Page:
Where Apple’s fight with the feds fits in the history of strong cryptography.
I’m old enough to remember when encryption technologies not half as powerful as the iPhone’s were considered weapons of war. As recently as 1992, Tim Cook’s stance on strong crypto would have put him on the wrong side of the U.S. Munitions Act.
But that was before the rise of the personal computer, the spread of the Internet, and the release in 1991 of a program called PGP, for Pretty Good Privacy.
PGP made modern public-key encryption—the kind Apple uses—freely available to anyone with secrets to keep, from brokerage firms to terror cells. The U.S. tried to outlaw the program, but its author, a peace activist named Phil Zimmerman, published the source code in book form and successfully argued that its distribution—at least within the U.S.—was protected by the First Amendment.
Pressured by commercial interests, Congress lifted the restrictions of the Munitions Act in 1992, but strong crypto—and the ability to crack it—lost none of its strategic significance.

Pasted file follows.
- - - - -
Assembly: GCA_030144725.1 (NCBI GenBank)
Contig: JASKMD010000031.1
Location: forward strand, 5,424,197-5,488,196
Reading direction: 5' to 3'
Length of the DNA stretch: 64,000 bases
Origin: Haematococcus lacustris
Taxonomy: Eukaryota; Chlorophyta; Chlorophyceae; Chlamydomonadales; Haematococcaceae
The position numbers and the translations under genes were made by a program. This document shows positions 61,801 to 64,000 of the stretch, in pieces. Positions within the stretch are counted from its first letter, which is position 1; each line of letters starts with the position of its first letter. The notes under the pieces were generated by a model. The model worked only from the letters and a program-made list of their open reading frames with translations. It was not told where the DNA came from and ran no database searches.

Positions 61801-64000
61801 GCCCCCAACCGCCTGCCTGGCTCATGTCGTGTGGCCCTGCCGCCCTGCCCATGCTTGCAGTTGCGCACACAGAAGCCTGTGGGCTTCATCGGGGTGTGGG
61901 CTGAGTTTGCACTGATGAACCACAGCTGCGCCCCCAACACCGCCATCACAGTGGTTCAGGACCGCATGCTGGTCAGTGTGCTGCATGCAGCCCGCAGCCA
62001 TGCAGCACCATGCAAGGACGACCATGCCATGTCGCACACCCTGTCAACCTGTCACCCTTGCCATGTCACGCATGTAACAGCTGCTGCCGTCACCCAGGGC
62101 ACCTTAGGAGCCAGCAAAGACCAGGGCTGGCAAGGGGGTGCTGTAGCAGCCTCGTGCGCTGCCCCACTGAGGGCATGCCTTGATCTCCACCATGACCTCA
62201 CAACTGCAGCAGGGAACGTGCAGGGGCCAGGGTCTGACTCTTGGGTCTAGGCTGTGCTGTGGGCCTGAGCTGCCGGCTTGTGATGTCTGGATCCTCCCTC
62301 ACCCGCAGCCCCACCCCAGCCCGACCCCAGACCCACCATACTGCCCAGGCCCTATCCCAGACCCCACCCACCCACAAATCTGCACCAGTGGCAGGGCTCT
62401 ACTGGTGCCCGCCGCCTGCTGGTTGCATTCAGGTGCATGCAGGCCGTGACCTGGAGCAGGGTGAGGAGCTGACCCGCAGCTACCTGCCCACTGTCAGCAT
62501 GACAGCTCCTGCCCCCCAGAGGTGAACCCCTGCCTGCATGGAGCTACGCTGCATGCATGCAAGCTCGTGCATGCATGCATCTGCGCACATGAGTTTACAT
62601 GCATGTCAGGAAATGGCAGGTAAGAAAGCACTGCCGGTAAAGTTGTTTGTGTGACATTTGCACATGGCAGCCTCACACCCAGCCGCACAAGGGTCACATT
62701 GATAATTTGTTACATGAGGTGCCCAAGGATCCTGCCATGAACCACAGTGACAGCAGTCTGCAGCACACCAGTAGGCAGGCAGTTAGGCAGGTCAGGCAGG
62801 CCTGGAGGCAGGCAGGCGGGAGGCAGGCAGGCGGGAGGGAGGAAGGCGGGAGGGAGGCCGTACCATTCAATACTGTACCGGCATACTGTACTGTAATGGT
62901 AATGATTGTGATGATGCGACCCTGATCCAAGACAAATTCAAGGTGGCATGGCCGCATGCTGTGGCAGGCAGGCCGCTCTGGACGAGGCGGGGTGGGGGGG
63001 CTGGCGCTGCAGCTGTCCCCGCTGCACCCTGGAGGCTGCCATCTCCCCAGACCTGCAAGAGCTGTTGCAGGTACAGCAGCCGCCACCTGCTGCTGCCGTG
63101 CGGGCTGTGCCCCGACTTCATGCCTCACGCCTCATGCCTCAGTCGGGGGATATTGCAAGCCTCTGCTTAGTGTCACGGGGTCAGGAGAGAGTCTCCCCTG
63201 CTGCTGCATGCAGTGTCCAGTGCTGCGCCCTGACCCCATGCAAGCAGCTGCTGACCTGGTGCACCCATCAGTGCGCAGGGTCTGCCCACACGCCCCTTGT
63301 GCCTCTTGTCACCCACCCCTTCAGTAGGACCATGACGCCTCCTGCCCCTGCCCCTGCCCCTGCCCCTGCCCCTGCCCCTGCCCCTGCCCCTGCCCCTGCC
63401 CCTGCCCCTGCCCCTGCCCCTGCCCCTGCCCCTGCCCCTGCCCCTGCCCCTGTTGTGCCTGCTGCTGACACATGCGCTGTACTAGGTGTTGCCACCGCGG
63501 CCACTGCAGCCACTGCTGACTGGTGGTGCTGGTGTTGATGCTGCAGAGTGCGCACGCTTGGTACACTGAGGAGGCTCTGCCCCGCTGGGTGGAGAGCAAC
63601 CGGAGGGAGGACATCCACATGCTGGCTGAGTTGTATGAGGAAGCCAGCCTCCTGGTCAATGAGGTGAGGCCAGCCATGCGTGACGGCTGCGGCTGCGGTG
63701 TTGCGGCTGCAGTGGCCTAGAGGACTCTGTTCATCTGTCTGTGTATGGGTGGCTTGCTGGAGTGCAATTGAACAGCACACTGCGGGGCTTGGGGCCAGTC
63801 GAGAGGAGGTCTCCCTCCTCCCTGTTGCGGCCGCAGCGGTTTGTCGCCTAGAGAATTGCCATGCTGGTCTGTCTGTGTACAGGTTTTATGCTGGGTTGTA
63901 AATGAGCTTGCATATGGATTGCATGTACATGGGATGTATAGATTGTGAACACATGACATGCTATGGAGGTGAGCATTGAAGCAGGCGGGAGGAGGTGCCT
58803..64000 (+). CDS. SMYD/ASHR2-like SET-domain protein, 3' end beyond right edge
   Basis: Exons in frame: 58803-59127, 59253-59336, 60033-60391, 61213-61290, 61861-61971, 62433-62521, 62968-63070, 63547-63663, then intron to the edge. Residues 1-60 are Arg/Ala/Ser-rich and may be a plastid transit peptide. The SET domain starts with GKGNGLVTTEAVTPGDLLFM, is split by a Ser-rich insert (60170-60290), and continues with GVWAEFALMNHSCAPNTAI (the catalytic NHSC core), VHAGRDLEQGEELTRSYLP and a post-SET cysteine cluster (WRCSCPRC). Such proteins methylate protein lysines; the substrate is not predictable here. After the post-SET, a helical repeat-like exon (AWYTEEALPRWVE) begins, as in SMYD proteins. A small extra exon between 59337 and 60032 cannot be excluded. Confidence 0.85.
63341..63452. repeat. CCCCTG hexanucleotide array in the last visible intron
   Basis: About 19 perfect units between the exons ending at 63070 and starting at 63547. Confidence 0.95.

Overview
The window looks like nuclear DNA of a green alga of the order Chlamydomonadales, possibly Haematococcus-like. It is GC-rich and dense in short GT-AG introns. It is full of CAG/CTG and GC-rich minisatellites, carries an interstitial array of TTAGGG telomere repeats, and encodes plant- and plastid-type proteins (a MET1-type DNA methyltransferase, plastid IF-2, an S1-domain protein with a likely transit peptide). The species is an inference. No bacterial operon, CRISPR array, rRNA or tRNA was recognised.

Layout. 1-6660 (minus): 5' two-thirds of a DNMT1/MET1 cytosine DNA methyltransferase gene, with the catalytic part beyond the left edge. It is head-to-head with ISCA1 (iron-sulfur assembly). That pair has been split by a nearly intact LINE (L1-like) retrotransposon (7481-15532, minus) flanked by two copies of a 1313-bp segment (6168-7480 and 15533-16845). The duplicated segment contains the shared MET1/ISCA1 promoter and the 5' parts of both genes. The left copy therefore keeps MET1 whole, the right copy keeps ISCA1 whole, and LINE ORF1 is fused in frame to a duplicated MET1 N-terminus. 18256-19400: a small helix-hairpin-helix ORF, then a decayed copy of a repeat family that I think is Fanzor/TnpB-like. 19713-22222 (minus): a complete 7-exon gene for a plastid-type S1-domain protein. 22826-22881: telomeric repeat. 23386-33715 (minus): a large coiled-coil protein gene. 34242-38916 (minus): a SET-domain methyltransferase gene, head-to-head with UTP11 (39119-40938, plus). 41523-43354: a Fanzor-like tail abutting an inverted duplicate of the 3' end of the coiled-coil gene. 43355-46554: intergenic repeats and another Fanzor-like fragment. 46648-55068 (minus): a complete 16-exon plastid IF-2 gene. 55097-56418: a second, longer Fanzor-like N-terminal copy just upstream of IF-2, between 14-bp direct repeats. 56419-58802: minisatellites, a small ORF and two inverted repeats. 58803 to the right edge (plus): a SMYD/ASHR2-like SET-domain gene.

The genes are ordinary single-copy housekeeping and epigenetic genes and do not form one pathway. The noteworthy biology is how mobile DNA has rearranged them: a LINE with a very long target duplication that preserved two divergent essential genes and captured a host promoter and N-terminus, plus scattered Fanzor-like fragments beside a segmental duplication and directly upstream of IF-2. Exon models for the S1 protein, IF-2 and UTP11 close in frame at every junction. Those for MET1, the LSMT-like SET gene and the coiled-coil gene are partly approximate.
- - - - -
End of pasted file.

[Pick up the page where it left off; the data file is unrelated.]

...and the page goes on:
In World War II, it was Alan Turing’s primitive computer that cracked the Nazi’s coded messages to submarine commanders, giving the Allies the edge they needed to win the Battle of the Atlantic. Today, the most powerful code-breaking supercomputers are in the hands of the National Security Agency. If it weren’t for Edward Snowden’s revelations of NSA abuses, Apple might never have written into iOS the barriers to brute force attacks that are causing the FBI such headaches.
A federal court has ordered Apple (aapl) to write a version of iOS with those barriers removed. Tim Cook has refused, publicly and repeatedly. That would set a dangerous legal precedent, he says, and compromise the security of hundreds of millions of devices. Besides, the bad guys who know what they’re doing already have the latest version of PGP.
Meanwhile, according to the New York Times, Apple has begun developing new security measures that would make it impossible for the government to break into a locked iPhone using the tools the FBI has ordered Apple to build.
Thus begins a new round of the kind of cat-and-mouse games the technology seems to encourage—games that tend to be won by whoever has the best software engineers and the funds to support them.
President Obama, who resisted pressure to rein in private use of powerful encryption, may regret giving the FBI the green light to go after Apple.